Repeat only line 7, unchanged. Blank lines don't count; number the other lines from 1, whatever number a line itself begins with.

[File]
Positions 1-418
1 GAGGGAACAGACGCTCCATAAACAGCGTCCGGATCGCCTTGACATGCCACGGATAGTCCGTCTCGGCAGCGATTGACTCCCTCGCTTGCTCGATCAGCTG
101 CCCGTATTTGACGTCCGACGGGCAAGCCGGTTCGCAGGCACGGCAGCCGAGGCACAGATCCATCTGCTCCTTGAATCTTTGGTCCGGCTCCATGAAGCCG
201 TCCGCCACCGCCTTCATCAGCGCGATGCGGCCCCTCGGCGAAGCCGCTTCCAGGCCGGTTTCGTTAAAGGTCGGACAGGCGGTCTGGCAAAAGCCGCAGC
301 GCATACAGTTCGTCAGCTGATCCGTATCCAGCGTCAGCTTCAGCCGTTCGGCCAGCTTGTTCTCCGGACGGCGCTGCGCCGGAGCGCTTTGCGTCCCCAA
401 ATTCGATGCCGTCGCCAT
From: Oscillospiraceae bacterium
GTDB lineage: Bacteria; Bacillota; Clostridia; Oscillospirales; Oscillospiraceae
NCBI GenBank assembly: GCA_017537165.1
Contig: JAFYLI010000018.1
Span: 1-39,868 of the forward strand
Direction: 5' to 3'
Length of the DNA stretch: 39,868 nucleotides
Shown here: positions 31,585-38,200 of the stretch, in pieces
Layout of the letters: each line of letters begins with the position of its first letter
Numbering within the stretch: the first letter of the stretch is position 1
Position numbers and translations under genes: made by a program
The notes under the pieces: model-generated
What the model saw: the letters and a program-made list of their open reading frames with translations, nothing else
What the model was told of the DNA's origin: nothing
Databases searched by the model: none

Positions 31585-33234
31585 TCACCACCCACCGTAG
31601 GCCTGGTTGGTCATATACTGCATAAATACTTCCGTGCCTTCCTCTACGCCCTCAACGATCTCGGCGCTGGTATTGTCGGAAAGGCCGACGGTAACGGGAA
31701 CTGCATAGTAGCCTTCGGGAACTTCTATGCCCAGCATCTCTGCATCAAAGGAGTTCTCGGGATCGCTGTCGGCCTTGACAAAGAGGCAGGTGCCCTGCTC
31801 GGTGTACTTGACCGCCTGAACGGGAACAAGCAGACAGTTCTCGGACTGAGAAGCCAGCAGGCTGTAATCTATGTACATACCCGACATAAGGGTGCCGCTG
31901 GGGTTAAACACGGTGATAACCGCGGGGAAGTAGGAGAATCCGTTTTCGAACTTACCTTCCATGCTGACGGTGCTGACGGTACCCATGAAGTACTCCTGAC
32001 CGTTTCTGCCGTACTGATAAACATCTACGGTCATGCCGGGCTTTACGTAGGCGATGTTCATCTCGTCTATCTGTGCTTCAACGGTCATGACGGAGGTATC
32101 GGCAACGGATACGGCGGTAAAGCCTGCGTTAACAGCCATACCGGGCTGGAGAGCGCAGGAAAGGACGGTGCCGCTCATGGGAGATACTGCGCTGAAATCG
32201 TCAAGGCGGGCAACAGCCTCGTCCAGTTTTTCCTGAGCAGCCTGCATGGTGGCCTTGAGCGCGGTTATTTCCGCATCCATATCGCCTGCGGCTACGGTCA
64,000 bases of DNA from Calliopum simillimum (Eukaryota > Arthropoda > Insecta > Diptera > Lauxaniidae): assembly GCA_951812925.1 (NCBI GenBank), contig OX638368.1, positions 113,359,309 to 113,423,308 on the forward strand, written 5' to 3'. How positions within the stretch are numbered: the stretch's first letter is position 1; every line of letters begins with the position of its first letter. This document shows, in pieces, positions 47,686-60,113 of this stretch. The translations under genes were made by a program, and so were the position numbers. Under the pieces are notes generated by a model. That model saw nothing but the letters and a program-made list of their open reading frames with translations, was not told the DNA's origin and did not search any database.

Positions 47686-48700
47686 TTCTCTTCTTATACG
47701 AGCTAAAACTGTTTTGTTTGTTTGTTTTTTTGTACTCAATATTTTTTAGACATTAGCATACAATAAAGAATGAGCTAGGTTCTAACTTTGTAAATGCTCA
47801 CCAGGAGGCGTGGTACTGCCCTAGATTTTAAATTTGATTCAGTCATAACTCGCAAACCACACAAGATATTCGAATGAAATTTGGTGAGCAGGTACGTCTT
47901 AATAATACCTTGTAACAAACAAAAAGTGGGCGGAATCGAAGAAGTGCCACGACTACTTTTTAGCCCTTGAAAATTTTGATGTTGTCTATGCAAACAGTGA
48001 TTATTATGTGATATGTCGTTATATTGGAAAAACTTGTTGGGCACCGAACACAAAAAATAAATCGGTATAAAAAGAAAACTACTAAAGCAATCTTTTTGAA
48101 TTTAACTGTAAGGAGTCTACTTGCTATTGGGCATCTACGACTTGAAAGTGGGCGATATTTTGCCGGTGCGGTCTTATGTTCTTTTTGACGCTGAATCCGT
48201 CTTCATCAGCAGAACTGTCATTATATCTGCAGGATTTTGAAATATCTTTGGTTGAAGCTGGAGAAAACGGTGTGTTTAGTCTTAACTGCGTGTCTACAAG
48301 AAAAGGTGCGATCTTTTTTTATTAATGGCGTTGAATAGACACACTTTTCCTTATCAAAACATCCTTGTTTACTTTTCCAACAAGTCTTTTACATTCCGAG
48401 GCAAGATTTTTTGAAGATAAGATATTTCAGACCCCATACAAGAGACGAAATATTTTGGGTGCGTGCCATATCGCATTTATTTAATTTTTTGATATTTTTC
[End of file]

From: Oscillospiraceae bacterium